Fall Timeline for High School Students and Parents : Grades 9-12

Fall Timeline for High School Students and Parents : Grades 9-12 

12th

Please review this with your child and adjust it appropriately for their learning style.

  • The Common Application “rolls over” and can be submitted as early as August 1.

  • Start the Coalition Application, if necessary.

  • Revise personal statement and supplemental essays.

  • Register for interviews, if applicable.

  • Ask summer employers or mentors for an additional recommendation, if applicable.

  • Continue with standardized test prep, if necessary.

  • Take standardized test, if applicable.

Parents

  • Review (but do not revise) your student’s essay(s) and share feedback.



11th

Please review this with your...

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Parents and high school students always ask us how important are the ACTs and SATs?

My answer....VERY!!!! Colleges rarely admit this in public. That's not to say that a super high score is necessary, but it's more than likely that your child will need to take it. Your son or daughter should be willing to give up a few Saturday mornings as a small sacrifice to make their future great. 

How many times should he/she take the test?
The standard answer is at least twice. 

When should they start taking the tests?
Increasingly, I am recommending that students take a diagnostic ACT and SAT at the end of sophomore year (June) or at the beginning of junior year (August). 

What score should my kid aim for?
Your child needs to do the best they can do. They need to prepare with...

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3 Important Actions Every High School Senior Must Take Now

The key to college interviews is preparation. There are two types generally -- an on-campus interview or one with an alumnus in your local area. It is always important that your child share their best self, ask questions and share their thoughts and concerns about the step in their educational journey.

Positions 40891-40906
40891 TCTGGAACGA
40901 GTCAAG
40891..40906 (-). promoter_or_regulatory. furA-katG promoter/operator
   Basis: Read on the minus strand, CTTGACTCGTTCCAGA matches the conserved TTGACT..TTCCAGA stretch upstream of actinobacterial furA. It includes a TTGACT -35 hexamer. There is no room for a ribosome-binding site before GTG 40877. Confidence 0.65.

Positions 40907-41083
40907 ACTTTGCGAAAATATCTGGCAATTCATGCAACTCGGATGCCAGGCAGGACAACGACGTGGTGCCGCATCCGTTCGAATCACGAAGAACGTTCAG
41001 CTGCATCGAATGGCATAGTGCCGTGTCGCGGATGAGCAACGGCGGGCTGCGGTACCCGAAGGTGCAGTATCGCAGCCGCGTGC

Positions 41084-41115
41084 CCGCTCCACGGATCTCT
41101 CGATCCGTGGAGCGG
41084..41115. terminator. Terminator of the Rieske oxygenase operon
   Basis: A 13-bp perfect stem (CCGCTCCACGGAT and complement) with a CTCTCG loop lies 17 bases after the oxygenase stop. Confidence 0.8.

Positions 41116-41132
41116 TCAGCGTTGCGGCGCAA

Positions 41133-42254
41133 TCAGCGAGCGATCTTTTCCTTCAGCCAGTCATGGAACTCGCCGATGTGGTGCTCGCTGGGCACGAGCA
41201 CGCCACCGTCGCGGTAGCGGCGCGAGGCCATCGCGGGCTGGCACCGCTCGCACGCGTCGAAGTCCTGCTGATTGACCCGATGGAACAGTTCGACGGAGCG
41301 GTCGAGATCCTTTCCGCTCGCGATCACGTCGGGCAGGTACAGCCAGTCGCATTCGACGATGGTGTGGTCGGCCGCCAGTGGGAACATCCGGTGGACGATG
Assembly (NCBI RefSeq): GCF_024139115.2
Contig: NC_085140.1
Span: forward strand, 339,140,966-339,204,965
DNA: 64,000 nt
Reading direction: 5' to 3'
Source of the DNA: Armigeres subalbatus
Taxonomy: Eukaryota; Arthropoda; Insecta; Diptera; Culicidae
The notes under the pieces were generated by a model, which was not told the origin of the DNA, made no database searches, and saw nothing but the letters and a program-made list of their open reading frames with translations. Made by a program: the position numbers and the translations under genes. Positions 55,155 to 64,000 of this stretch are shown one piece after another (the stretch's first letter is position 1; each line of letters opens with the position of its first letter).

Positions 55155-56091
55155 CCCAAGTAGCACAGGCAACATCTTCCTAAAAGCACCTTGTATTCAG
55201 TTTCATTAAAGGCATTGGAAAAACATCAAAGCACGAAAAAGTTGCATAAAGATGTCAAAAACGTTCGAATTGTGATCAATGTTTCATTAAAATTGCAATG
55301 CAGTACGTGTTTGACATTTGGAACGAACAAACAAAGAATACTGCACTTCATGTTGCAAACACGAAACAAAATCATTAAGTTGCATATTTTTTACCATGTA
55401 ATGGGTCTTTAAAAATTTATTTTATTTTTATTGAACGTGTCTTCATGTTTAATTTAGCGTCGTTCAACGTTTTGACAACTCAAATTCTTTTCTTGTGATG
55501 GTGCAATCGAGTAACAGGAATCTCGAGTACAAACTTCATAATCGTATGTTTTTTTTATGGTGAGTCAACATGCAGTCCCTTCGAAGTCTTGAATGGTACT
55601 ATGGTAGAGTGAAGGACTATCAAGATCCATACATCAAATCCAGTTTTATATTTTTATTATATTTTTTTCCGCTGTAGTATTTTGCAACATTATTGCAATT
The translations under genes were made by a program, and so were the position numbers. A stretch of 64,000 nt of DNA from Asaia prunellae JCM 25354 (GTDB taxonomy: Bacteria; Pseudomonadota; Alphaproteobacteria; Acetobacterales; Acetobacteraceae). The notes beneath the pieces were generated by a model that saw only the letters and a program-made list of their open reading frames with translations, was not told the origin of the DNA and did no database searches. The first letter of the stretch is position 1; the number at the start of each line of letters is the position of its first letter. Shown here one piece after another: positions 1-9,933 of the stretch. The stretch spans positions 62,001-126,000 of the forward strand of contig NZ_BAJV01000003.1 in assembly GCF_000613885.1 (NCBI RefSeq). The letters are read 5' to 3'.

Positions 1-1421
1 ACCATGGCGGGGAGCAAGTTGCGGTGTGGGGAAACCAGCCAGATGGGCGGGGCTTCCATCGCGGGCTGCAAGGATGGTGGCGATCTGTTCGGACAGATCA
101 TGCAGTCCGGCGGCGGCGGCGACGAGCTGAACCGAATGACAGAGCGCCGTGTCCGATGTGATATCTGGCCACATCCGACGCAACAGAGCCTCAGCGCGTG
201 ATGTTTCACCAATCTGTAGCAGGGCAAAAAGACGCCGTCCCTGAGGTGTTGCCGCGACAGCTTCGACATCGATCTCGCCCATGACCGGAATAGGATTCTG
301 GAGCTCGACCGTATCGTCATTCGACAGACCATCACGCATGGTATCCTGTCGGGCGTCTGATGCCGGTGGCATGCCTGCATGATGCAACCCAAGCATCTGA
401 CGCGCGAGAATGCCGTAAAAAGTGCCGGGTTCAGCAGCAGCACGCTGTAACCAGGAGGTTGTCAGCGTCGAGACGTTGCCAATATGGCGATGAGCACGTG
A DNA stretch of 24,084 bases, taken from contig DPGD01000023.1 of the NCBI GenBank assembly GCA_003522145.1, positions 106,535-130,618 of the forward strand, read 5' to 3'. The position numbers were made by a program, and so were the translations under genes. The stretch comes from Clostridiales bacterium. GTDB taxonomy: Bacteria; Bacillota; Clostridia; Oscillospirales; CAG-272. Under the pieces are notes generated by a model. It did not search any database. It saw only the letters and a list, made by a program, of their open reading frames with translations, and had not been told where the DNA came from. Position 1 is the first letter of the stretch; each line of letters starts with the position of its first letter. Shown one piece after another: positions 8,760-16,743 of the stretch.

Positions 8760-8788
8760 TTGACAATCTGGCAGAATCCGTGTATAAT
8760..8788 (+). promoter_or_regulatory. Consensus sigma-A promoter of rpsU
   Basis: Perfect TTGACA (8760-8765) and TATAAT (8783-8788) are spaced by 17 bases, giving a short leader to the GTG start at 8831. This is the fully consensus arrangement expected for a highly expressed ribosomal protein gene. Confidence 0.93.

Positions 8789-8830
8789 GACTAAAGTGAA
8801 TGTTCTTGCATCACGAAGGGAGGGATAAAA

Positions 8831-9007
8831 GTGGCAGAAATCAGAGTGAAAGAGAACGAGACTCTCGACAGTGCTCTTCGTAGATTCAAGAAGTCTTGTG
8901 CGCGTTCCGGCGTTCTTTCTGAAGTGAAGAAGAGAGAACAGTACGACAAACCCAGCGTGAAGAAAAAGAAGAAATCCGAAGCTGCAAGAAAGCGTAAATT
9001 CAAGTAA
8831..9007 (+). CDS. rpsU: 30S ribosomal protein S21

Senior year is here! Now is the time to applaud your kid’s junior year efforts and really start to engage them on their college list, essays and application strategies.

Ok, but how?

By now, they should have started their Common Application, right?!!! No? Please have them start now. https://www.commonapp.org/ It’s nice to get a jump on this and not wait until school starts when life...

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How Your Teen Can Shine in a College Interview

The key to college interviews is preparation. There are two types generally -- an on-campus interview or one with an alumnus in your local area. It is always important that your child share their best self, ask questions and share their thoughts and concerns about the step in their educational journey. 

College interviews can be very nerve-wracking. Many students assume that a decision will be made based upon what happens in this one-on-one session. In truth, unless a student totally blows it -- like slapping the interviewer or using profane language in describing a school they love -- interviews are much more information-gathering opportunities. Yes, colleges may be interviewing, but are also...

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3 Tips to Get Your Teen Going with Their College Applications

If your kid is self-motivated and reading all the instructions on how to complete their applications and essays, consider yourself blessed. It takes mental strength and stamina to decipher all that needs to be done for the college process and execute it at a high level. For the rest of us, we need help. Tips to figure out how best to help our kids to help themselves.

Here are three to start. 

 

#1: Carve out time for them

Discuss exactly when they’re going to work on their applications and essays and make it non-negotiable. I think an hour or two three days a week during the month of August is solid. 

 

#2: Help them with their Common Application